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[lat-er-lee] /ˈlæt ər li/
of late; lately:
He has been latterly finding much to keep himself busy.
in a later or subsequent part of a period:
Latterly he became a patron of the arts.
Origin of latterly
First recorded in 1725-35; latter + -ly Unabridged
Based on the Random House Dictionary, © Random House, Inc. 2017.
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Examples from the Web for latterly
Contemporary Examples
Historical Examples
  • I have learned, latterly, that Mr. Marchinton had a great search made for me.

    Ned Myers James Fenimore Cooper
  • latterly he had ceased to admire her work as much as before.

  • Jenkin was conscious of this churlishness, and latterly improved.

  • latterly, however, it would seem that a process of growth had been going on in him.

    The First Violin Jessie Fothergill
  • He returned to Sicily every year (except one), but latterly went in the spring.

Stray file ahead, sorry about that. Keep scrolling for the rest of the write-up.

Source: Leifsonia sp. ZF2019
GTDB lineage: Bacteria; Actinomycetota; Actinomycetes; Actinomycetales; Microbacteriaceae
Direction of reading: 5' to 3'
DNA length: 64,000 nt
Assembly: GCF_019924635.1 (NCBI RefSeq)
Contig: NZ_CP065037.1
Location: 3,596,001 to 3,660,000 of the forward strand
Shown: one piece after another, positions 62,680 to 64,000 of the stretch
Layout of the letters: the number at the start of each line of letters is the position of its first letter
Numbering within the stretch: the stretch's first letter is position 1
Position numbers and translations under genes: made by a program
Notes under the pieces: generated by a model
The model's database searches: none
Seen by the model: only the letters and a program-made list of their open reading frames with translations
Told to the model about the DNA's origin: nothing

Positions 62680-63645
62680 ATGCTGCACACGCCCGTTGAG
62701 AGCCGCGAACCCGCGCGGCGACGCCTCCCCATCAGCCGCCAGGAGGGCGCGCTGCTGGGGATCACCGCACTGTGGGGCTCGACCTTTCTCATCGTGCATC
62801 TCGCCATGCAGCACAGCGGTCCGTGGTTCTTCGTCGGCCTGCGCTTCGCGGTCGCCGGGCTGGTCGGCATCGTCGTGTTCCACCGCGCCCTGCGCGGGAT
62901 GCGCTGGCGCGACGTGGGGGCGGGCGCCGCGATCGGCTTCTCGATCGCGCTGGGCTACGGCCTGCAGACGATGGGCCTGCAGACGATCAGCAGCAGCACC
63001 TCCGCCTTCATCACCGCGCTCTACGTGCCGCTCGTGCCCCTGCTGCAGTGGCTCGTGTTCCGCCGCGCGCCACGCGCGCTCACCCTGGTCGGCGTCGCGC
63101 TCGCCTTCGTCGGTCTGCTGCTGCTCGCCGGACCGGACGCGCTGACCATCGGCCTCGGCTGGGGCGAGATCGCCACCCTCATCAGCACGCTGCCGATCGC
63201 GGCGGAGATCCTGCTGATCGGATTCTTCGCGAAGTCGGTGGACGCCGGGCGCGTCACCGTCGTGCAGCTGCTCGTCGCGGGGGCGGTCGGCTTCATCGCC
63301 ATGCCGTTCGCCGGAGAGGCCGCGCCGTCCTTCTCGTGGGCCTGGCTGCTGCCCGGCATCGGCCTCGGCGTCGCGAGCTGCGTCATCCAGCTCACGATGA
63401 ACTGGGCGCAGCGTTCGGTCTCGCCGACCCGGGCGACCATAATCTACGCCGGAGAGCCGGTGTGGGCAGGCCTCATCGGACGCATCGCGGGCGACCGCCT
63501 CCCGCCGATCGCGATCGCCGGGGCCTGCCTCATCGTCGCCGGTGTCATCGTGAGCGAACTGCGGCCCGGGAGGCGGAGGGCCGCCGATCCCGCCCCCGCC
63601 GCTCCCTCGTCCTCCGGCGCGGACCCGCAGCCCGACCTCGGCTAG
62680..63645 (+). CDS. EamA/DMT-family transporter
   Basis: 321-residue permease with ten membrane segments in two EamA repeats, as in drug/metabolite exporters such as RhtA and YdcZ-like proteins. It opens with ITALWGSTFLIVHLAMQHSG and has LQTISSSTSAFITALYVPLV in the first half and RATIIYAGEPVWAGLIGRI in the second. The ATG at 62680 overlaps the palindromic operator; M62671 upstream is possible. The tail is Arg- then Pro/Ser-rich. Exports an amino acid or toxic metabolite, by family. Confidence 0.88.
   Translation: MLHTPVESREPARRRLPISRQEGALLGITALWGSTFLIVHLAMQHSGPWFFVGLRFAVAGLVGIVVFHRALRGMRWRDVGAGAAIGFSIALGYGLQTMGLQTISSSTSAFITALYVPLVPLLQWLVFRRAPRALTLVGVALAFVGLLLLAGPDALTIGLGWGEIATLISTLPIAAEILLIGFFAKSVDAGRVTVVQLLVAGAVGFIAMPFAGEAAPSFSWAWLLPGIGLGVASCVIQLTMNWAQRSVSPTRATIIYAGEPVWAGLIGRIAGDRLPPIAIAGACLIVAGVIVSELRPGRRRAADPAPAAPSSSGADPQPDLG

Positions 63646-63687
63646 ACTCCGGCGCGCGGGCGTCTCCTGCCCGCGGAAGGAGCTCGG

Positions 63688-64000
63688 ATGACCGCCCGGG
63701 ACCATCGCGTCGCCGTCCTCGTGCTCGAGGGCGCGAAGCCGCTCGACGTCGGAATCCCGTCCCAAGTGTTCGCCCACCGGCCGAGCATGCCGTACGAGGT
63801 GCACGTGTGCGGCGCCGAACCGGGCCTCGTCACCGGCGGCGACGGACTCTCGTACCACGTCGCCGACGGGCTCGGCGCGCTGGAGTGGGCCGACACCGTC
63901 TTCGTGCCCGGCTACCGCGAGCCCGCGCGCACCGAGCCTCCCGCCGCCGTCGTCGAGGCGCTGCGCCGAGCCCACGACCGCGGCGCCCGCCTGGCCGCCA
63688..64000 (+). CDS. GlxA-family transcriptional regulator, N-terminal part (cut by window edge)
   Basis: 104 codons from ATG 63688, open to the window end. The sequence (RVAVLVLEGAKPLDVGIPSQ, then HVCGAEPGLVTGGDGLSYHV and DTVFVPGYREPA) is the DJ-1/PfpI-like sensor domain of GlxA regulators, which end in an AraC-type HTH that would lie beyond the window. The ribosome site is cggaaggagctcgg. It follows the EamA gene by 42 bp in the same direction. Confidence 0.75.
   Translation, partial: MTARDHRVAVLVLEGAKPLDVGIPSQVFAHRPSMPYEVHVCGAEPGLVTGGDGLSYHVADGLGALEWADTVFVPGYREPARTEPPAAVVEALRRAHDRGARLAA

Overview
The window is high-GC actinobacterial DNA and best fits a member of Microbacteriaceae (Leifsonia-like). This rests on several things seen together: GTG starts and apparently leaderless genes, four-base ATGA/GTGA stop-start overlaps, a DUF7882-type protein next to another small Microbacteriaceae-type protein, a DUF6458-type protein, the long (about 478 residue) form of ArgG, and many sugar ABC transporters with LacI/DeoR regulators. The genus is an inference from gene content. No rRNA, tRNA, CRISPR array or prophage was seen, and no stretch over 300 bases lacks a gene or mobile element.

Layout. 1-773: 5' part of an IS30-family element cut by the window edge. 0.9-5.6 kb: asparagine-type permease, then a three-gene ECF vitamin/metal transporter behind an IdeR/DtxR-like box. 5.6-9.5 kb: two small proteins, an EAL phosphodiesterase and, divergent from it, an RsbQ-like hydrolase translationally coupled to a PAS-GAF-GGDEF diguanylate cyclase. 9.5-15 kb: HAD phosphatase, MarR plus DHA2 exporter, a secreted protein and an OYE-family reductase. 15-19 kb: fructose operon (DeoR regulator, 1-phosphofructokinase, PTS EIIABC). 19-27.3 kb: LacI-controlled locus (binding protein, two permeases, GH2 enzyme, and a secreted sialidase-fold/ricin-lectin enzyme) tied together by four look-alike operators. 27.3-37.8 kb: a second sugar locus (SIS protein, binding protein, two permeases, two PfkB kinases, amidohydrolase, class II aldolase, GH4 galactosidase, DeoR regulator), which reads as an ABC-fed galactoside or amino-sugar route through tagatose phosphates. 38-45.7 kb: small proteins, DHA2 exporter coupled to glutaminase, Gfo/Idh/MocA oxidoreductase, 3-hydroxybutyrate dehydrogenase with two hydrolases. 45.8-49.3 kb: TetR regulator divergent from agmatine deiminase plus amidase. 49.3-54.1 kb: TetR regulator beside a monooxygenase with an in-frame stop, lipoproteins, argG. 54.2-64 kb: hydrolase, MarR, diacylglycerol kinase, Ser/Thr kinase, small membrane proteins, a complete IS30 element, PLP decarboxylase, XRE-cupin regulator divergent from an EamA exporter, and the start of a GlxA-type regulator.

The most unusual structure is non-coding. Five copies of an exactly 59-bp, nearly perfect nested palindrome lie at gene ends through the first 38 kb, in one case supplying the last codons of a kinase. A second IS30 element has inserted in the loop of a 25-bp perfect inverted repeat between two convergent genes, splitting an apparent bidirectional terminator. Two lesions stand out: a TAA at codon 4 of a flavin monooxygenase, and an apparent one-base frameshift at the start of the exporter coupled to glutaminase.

Samuel Butler: A Sketch Henry Festing Jones
  • latterly the young man had in a silent way shown some signs of reform.

  • Anti-Christ had been predicted for centuries, and latterly by the Second Adventists.

    Melomaniacs James Huneker
  • Well, yes, I've been drove by work, and he has worked there all day latterly.

    Paul Prescott's Charge Horatio Alger
  • "The boy's not himself at all, latterly," muttered the old man.

    The O'Donoghue Charles James Lever
British Dictionary definitions for latterly


recently; lately
Collins English Dictionary - Complete & Unabridged 2012 Digital Edition
© William Collins Sons & Co. Ltd. 1979, 1986 © HarperCollins
Publishers 1998, 2000, 2003, 2005, 2006, 2007, 2009, 2012
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Word Origin and History for latterly

1734, from latter + -ly (2). Called by Johnson "a low word lately hatched." Related: Lattermost.

Online Etymology Dictionary, © 2010 Douglas Harper
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